From The Sunday Page, October 15, 2017

Scandalous Grace

by Michael Larson, Worship, Arts & Service Director

As we observe and celebrate the 500th anniversary of the Reformation and as we discern who we are as The Lutheran Church of The Good Shepherd in this time and place, I am filled with questions revolving around Lutheran identity. What does it meant to be Lutheran today? What does it mean to be Church?

In her article, “Oct. 32 and beyond” (Living Lutheran, October 2017), ELCA Presiding Bishop Elizabeth Eaton writes about what Martin Luther revealed in the events of the Reformation and what relevance this plays today. Luther, perhaps somewhat surprisingly, did not place great emphasis on reforming the church. The phrase, “always reforming” (semper reformanda in Latin), is actually associated with Reformed theologian Karl Barth in 1947. Instead, Luther was transformed by liberation in Christ through faith. In The Freedom of a Christian, he writes that liberation in Christ is both a freedom from and a freedom for. Bishop Eaton elaborates:

Freedom from is liberation from all spiritual bondage. We are set free from being trapped in ourselves, consumed by ourselves, from the belief or terror that we can and must save ourselves, that our self is the center of the universe. Life in Christ is not an inward-dwelling experience. We are free to get over ourselves…. We are liberated from terror and despair…. We are liberated from the incessant and impossible task of measuring up. Freedom from liberates us from estrangement from God and God’s creatures…. Freedom for means that in Christ we are set free for loving and serving others. Freedom is a relationship, not a new set of activities or the demands of a new law.

Most poignantly for me, Bishop Eaton writes: “This freedom is scandalous because it is based on unconditional grace.” The word, “scandalous,” gives me a powerful set of chills. It makes me reflect on just how scandalous the concept of unconditional, non-transactional, and radical grace of God was in Luther’s time. It is paradigm-shifting (and, hence, reforming)! Due to Luther’s scandalous work of translating God’s Living Word into the language of the people, we read and learn just how scandalous Jesus was in proclaiming and embodying God’s radical love to the lowliest and most outcast around him. We learn of Jesus’s scandalous welcome of all people.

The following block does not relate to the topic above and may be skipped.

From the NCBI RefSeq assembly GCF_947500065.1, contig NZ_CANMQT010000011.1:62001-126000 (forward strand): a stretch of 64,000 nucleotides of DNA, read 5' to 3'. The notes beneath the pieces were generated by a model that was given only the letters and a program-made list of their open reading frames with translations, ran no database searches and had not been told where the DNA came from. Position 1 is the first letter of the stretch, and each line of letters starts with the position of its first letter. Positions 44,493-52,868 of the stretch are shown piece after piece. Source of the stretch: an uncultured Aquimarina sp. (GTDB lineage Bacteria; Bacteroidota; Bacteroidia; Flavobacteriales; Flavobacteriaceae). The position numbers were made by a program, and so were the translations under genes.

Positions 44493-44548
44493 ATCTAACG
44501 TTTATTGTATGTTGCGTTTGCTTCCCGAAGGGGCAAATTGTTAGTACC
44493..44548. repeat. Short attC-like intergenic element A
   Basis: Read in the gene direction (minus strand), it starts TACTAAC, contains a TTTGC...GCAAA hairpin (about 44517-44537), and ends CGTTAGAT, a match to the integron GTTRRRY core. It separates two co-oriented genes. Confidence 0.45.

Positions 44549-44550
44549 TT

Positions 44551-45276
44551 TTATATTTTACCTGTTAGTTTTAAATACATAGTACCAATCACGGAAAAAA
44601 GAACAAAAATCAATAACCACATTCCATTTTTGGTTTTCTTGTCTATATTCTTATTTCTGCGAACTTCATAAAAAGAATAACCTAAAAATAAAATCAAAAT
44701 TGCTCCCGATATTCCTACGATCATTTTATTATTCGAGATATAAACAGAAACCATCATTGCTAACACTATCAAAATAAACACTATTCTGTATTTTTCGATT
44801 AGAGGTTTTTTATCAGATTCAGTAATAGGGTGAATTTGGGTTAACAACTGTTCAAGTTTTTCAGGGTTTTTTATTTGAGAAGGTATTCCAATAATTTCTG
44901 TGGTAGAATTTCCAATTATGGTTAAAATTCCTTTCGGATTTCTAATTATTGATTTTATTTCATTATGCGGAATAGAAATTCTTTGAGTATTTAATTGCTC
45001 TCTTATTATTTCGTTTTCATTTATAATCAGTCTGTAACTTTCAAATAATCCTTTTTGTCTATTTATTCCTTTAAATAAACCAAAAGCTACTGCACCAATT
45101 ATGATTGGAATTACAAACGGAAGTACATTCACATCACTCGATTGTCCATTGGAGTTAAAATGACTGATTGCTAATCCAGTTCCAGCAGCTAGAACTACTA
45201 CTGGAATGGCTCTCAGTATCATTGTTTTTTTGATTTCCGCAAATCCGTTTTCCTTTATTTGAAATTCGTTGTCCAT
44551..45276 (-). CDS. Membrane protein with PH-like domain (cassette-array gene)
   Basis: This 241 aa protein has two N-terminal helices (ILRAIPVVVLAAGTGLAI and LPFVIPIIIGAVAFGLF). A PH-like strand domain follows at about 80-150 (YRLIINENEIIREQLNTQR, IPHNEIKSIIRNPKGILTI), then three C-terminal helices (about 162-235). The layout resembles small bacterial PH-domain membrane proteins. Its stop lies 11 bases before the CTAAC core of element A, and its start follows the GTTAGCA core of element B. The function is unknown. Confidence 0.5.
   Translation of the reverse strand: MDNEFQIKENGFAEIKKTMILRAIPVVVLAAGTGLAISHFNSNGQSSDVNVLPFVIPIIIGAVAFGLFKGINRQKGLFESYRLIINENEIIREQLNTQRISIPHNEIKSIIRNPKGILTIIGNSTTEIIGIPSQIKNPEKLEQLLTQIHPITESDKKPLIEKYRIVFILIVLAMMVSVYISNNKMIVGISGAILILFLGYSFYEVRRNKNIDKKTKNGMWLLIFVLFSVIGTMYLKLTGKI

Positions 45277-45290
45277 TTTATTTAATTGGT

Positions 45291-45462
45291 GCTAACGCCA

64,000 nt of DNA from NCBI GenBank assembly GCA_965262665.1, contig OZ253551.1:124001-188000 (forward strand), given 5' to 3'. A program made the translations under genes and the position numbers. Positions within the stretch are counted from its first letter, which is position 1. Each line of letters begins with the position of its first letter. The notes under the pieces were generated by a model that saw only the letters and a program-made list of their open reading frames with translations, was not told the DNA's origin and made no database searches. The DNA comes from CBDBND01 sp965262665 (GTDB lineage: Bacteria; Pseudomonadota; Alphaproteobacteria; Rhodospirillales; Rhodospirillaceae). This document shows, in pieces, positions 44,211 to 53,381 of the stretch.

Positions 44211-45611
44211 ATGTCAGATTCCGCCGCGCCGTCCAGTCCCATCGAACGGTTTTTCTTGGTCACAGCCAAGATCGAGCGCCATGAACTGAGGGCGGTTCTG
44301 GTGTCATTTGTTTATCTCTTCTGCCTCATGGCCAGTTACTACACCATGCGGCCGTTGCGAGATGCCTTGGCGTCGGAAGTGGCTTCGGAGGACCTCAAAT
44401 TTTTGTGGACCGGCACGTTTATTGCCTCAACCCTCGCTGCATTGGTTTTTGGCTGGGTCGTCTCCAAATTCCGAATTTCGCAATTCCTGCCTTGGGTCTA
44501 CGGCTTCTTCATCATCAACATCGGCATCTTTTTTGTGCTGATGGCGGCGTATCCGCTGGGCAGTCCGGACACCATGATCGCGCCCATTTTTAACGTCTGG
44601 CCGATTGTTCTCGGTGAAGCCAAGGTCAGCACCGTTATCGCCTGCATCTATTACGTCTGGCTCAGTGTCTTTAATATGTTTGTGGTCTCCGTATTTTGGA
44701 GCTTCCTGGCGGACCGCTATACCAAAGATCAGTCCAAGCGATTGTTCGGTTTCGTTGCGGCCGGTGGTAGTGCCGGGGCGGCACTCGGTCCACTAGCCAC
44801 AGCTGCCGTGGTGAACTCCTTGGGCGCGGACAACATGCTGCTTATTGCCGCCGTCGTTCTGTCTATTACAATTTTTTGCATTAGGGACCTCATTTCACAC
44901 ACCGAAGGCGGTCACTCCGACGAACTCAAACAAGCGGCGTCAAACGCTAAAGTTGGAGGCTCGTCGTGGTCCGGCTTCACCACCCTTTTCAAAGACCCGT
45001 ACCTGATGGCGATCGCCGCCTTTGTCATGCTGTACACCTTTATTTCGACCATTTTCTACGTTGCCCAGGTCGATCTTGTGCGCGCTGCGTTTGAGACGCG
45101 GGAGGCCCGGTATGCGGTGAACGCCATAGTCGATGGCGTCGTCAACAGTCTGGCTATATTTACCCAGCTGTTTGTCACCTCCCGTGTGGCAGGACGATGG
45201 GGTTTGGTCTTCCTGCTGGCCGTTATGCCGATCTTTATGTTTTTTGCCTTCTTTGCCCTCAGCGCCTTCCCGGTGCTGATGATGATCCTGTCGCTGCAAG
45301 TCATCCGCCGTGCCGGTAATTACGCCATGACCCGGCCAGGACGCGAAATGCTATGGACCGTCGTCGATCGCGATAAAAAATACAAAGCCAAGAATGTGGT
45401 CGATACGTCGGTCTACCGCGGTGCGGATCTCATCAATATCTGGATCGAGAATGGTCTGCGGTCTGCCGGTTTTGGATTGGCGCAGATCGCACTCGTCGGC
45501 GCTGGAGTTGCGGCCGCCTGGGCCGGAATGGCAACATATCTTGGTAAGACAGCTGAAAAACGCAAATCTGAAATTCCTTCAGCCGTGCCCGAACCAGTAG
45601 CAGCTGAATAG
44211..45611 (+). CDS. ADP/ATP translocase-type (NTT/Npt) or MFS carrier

Unfortunately, this radical inclusion of God’s unconditional grace is still quite the scandal today in the world and in our own communities. We confess in our liturgy this season that “we have not allowed [God’s] scandalous grace to set us free…. We hear [God’s] word freely given to us, yet we expect others to earn it.” Even striving to be God’s scandalous love in the world, we tend to “turn the church inward,” creating lines of who’s in and who’s out.

On National Coming Out Day last Wednesday (October 11), many people in my life boldly came out once again or for the very first time as LGBTQ+ individuals. Sadly, I know many of these stories involve negative experiences from religious communities. Regardless of whether or not these marginalized people are a part of a supportive religious community, the louder “Christian” message in our society seems to prevail that God will never love you if your gender identity and/or sexuality does not align with “what is right.” This theme of casting out also extends to other groups historically and currently marginalized by society and the Church. This sad reality makes me grateful for the community of Good Shepherd, the ELCA, and others who have made and continue to make bold statements in their proclamation of God’s unconditional love and grace to all people. Good Shepherd’s “Welcome Statement,” explicitly naming and welcoming the outcast and marginalized, is a one example of how a community can be God’s scandalous grace and radical love today. How else are we being called to be God’s scandalous grace and radical love in the world?

Source of all life, reform us to be a Love-powered people,

willing to speak for what is right, act for what is just,

and seek the healing of your whole creation. Amen.

If you have questions regarding liturgy, music and arts, please don’t hesitate to connect with me in person or via email (michael@gsolympia.org).